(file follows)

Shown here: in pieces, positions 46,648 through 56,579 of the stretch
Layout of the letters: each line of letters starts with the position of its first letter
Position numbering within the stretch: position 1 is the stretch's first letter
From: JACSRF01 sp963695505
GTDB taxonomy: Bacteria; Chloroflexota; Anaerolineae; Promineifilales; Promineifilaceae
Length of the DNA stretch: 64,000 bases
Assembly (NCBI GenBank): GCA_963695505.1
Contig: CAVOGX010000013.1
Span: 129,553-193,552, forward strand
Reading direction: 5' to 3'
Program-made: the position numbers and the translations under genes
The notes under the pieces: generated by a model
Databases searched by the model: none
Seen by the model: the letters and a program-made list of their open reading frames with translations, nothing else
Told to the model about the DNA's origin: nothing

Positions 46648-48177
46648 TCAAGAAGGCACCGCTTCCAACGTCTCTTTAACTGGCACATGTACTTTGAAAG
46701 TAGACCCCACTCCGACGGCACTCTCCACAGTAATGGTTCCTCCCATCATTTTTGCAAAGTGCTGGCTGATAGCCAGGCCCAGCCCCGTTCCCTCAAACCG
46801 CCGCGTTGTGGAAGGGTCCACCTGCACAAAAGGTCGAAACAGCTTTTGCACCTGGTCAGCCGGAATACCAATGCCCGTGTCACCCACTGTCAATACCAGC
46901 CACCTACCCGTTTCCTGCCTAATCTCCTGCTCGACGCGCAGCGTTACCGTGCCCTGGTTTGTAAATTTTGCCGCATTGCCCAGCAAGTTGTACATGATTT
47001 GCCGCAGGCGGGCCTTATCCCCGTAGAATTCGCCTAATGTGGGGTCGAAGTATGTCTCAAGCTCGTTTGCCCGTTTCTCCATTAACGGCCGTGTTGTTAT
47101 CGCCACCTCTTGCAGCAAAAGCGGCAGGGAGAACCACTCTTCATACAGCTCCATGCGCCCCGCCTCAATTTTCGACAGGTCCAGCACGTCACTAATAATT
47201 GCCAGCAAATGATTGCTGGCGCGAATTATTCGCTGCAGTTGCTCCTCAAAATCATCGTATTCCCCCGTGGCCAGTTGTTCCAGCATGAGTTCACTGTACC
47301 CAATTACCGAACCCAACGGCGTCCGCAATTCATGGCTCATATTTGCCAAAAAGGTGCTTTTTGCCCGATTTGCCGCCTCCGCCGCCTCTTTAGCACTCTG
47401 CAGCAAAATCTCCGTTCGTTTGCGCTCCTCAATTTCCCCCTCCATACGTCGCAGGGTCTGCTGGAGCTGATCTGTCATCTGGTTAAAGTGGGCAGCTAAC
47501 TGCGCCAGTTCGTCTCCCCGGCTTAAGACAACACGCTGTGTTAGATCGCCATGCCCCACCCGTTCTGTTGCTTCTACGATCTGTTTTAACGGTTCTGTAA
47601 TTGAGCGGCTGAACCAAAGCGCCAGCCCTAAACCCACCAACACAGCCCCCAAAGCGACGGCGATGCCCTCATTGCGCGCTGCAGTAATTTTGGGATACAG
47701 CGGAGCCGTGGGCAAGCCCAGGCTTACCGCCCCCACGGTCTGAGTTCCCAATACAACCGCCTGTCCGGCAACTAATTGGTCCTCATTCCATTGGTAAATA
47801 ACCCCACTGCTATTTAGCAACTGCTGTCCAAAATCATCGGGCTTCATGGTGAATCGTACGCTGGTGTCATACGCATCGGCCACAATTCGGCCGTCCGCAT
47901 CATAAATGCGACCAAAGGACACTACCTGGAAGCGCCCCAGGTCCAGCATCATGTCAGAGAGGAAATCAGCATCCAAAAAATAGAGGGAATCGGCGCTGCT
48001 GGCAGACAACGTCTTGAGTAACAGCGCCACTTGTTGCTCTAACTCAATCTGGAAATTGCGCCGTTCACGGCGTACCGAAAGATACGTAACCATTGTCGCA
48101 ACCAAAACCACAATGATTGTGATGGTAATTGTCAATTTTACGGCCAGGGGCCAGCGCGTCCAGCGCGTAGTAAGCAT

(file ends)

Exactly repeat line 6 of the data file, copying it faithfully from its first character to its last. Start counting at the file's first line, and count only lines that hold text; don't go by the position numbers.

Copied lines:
Length of the DNA stretch: 64,000 bases